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Marriage Concerns in Al-Khobar City Essay

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Updated: Apr 1st, 2022

Introduction

The current world order and its inherent values are largely contrary to traditional cultural values. Many of the traditional values are under scrutiny with youths advocating for redefinition of what was formerly taken for granted. Globalization as a phenomenon means there is higher interaction between cultures.

The traditional cultures and values that characterized societal norms are under great pressure. In many people’s eyes, some values advocated by our forefathers are archaic and not practical in our time. Alkhobar is largely Islamic; Islamic teachings, just like the teachings of other many religions, are threatened with corrosive effects of a liberal global culture.

The institution of marriage has not been spared; the youths’ approach or attitude to marriage is largely different from traditional conceptions. This report explores issues related to marriage in Alkhobar City. The report is based on observations I made after questioning fellow students, friends and relatives. I strongly relied on social networks to gather the data that informs this report. The report is also informed by secondary sources on marriage that I went through to clarify certain observations.

Definition of Marriage

Marriage is generally defined as union between a man and a woman. Two people of different sexes come together in a formally recognized union. In the western countries, some legislation recognizes the union of same sex people as marriage. This is highly questionable and is overly condemned by religious leaders.

Purpose and Importance of Marriage

The main purpose of marriage according to Islamic teaching is widening the Islamic nation through building family or procreation (Cornell, 57). It is believed that marriage brings peace and tranquility as it enables meeting of one’s physical, social and psychological needs.

Therefore, marriage is important because it is a precondition to the formation of a family. Moreover, it contributes in a big way to man and woman finding peace and tranquility in this world (Garry, 13). The family is the basic unit or society around which society takes shape. Without marriage, family would not be possible and consequently society.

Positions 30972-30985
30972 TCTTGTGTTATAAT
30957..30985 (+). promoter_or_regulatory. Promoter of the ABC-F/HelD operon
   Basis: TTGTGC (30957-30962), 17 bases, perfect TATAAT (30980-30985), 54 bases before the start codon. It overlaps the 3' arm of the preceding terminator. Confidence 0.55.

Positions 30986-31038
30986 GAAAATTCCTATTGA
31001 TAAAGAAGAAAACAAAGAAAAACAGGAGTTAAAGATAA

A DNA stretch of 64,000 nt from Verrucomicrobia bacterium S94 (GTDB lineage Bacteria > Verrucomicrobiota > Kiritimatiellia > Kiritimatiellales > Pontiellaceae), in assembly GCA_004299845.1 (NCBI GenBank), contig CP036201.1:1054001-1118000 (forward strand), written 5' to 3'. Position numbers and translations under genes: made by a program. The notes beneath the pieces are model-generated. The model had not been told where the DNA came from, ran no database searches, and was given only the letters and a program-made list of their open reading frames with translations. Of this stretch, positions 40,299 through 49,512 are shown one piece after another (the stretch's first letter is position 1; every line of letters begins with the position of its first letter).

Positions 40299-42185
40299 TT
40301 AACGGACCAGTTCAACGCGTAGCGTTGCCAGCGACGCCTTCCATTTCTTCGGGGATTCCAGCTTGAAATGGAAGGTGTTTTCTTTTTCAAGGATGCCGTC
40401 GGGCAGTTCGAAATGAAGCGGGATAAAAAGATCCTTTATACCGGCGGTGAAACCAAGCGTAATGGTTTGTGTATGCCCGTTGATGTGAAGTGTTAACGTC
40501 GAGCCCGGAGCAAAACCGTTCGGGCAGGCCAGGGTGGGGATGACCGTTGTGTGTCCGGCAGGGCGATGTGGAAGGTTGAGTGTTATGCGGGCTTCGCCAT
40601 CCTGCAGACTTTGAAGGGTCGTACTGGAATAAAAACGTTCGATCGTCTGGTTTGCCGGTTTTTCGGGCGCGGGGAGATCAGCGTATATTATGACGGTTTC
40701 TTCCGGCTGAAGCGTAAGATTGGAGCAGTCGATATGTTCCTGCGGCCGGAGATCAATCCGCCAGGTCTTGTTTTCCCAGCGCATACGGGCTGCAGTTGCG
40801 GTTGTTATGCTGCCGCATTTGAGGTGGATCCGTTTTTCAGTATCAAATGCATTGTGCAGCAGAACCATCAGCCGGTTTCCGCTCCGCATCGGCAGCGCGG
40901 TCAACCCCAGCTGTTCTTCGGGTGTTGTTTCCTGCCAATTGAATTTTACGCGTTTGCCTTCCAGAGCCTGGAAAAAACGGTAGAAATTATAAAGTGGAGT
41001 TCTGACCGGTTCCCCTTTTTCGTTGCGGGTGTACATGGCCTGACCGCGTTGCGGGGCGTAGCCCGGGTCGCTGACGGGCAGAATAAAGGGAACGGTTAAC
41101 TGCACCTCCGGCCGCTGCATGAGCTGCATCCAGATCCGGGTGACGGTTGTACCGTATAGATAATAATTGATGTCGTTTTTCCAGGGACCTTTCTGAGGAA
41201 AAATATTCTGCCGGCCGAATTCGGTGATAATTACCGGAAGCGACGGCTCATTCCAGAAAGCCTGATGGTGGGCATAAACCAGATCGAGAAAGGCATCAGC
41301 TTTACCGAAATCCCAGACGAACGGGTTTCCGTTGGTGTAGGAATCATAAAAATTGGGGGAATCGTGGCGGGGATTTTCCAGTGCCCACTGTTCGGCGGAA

In marriage, man and woman properly channel their physical needs. In this institution, they are able to take responsibility for their actions. The greatest responsibility that comes with a man and a woman coming together is the possibility of offspring. When biological needs of men and women are channeled within the context of marriage, in case of offspring, proper care is possible.

Secondly, in marriage, men and women find emotional as well as mental support. Within the context of marriage, man and woman become family and support each other as one unit. Through worse and good, they share and stand by each other. They share and discuss issues thus coming up with better ways of responding to challenges in this world. Companionship is a great aspect of marriage life. A marriage partner is a companion that one shares with and works with on given life assignments.

It has to be noted that avoiding marriage often leads to bad ills in society. Some people die of loneliness especially once they begin to age. For example, a lady who has been living a high life and avoiding marriage is likely to find self not attracting much attention once she is in late thirties or forties.

Living a single life may appear cool and full of freedom but it has its consequences (Garry, 20). It often means dealing with people who are only interested in fulfilling their lust and moving on. It also means not having any committed partner to rely on in hard times.

Modern Attitudes towards Marriage

In the traditional days, marriage was a given and men and women married as they wished as long as they had enough wealth. In our times, some people seem not to be very keen on marriage. I posed the question to fellow friends on whether marriage is cool and I got very mixed reactions. From the responses, it appears like many young people are not very enthusiastic about getting married or marrying.

Young people think that marriage is too demanding and does not work. The liberal ideologies of the west seem to have found way into our colleges and universities. People are beginning to tend to think that freedom is an absolute. Can man or woman be totally free? Can we think of freedom without responsibility? Unfortunately, freedom always goes hand in hand with responsibilities.

Types or forms of Marriage

Most marriages in Alkhobar tend towards a one man, one woman kind of setting or relationship. It is not just in Alkhobar, it is generally accepted around the world that one man, one woman is the most desirable kind of marriage. However, it is interesting to note that there are also many polygamous families here in Alkhobar and around the world.